"He lined his front door with steel panels and the bobbies had a real job before they finally managed to batter it down."
Outside the modest flat, flowers and tributes pile up as white-suited forensic officers attempt to piece together what happened to the ill-fated couple. After being contacted by a concerned friend of Buchan's, police arrived at the flat just after 3pm last Tuesday.
Detective Inspector Phil Chapman, who is leading the inquiry, said: "Clearly something untoward happened in the house and we are working to fill in all the blanks."
Peterhead was once a thriving and prosperous community of around 18,000, driven by its position as the white-fish capital of Europe. The sky-high wages earned by young fishermen drew drug dealers and gangs from across Britain.
The trail of violence and misery that they brought - along with the subsequent collapse of the fishing industry - has left a feeling of decay, which numerous regeneration projects have failed to overcome.
Drug seizures in Grampian are now the highest in the country, and drugs deaths in the region have more than doubled in a year. A total of 48 people died from drugs overdoses in 2006, compared with 23 in 2005.
Long-serving councillor Sam Coull has witnessed the transformation of the area he loves.
"Thirty years ago people never used to lock their doors in Peterhead," he said. "Now people lock their windows and doors and bolt them too.
"The arrival of the oil in the 1970s coincided with a boom time for fishing and a lot of people moved into the area. There were suddenly huge amounts of money in the town that had never been there before.
"The drug problem began because highly paid young fishermen tried to squeeze as much partying as possible into their time onshore. They turned from drink to so-called softer drugs to heroin and it spread out into the community from there.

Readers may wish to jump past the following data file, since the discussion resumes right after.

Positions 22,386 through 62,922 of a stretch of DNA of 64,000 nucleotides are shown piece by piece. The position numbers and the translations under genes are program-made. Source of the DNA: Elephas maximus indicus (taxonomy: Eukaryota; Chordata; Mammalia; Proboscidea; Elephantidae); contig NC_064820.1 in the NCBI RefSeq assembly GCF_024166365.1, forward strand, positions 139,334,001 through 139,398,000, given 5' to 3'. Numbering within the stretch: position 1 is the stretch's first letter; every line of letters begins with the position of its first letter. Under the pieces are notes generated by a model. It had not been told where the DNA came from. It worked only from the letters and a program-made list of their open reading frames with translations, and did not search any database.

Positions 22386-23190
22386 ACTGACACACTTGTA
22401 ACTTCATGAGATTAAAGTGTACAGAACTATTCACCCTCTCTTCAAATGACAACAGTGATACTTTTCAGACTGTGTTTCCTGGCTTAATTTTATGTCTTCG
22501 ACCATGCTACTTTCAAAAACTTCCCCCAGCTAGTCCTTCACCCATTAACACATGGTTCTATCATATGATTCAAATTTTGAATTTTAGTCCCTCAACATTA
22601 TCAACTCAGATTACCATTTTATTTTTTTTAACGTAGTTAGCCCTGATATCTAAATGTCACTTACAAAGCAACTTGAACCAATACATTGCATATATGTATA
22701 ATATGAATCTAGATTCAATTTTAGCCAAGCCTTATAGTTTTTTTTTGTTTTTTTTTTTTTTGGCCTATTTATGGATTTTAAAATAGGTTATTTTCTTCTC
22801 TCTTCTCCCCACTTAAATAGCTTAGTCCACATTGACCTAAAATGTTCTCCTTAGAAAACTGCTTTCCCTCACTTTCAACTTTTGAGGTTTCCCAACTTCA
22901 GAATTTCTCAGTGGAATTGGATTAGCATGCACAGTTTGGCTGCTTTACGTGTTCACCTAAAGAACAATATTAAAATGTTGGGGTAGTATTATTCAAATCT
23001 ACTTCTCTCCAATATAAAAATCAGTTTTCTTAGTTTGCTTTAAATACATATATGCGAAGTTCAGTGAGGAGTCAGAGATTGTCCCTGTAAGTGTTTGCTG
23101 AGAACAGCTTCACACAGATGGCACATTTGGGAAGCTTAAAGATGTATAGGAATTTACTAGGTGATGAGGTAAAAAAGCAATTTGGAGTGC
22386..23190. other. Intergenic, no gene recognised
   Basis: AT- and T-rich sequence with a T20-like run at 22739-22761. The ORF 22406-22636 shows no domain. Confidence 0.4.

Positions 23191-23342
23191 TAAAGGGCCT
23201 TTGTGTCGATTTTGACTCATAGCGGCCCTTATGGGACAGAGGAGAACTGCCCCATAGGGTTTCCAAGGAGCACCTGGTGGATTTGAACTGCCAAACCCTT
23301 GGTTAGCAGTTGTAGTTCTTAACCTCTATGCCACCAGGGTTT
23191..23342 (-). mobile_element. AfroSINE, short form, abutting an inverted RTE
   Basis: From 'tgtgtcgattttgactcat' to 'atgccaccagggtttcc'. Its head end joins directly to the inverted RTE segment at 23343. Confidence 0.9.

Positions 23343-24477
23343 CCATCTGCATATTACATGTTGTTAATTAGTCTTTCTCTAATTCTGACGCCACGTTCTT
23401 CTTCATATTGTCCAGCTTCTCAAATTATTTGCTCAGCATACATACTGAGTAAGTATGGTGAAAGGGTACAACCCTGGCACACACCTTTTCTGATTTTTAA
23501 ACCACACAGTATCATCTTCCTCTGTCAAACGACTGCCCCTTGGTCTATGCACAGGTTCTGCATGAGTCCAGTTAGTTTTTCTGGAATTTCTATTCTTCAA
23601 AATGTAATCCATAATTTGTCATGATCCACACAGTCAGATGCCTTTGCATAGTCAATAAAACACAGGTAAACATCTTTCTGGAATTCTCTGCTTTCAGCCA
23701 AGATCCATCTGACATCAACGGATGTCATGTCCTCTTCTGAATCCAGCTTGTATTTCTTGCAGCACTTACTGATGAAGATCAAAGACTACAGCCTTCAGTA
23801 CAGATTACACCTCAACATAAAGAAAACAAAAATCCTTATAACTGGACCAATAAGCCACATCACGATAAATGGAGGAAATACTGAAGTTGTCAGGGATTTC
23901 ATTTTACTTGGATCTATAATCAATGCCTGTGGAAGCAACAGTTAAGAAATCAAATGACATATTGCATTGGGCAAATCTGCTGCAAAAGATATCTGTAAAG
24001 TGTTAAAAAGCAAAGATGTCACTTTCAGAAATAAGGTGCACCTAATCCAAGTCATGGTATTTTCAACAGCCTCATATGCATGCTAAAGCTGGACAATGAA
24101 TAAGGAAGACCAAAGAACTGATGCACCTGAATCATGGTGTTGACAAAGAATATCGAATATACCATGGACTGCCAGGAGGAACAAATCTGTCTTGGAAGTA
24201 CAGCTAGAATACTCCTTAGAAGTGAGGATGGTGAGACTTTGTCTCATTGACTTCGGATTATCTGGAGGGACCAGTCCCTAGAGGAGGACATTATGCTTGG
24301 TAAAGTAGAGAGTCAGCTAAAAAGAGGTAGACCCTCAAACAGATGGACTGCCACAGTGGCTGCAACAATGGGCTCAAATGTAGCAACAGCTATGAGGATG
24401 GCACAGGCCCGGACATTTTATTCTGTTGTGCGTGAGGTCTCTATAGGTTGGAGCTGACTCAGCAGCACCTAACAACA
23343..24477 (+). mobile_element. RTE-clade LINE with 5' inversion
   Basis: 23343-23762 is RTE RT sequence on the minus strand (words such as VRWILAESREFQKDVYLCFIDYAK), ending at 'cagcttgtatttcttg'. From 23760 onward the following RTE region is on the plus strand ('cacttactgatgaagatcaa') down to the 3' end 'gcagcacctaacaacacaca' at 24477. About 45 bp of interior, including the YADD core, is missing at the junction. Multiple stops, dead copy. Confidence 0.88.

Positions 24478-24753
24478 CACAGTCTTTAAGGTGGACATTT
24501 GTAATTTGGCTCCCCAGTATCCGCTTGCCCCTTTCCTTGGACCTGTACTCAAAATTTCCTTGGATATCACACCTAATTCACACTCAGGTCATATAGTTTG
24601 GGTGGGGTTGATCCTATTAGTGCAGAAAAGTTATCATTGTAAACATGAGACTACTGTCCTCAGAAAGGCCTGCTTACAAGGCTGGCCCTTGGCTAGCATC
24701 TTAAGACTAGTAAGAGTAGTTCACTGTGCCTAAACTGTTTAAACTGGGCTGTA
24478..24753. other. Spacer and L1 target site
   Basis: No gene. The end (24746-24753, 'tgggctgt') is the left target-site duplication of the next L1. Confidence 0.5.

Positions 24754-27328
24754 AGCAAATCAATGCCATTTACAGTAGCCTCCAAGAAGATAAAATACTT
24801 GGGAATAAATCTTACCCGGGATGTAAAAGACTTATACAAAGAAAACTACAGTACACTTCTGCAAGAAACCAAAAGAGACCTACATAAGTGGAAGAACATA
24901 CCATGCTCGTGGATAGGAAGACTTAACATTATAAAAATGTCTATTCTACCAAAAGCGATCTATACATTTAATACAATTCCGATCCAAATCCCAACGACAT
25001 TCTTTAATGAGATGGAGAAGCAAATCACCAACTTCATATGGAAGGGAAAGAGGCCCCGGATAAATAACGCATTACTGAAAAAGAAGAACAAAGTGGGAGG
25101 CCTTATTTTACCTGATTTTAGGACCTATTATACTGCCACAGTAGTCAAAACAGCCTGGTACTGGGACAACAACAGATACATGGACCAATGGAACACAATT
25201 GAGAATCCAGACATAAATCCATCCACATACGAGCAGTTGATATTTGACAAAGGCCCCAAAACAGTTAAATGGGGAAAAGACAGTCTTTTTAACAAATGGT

The Liberal Democrat veteran said the area around Peterhead and neighbouring port Fraserburgh was once Scotland's bible belt, with the God-fearing respecting Sunday as a day of rest.
He said: "That's all gone now and drug use and lawlessness have increased. When a young beauty queen from a good background is beaten to death, you have got to ask what is going on in our society. This is terrible tragedy that could have happened to any family."
The death of the music-loving youngster, who had worked in the town's B&Q store and the Deja Vu nightclub, is made all the poignant by the revelation that she wanted to start afresh.
"Saranna told me that wanted to get off the smack and get her life sorted out," a friend said last week.
"She had organised getting herself into rehab and was looking forward to going. Sadly she never got to take that chance."
Another friend told of how Buchan's mother, Brenda, had battled in vain to save her daughter from an early death.
"Her mother is a lovely woman who had such high hopes for Saranna," she said.
"When she found out about her problems with drugs, she was constantly watching over and trying to make sure she was okay.
"For the past six months up until the final week, her mother was by her side almost constantly. The death of her only daughter will leave her devastated. My heart goes out to her."
Back by the waterfront, just a few hundred metres from where the former Buchan Gala Princess met a barbaric end, clergyman Shaw is looking to the future.
"We are all hurting badly just now, but I am hopeful that something positive can come from this tragedy. Everyone in the town has been stopped in their tracks by this, but it has also pulled us all together.
"While we mourn for these two people, we must remember the role that drugs played in their deaths. People taking drugs often claim they are hurting no one but themselves.
"The great sadness that you can see and feel all around today shows just how untrue this is."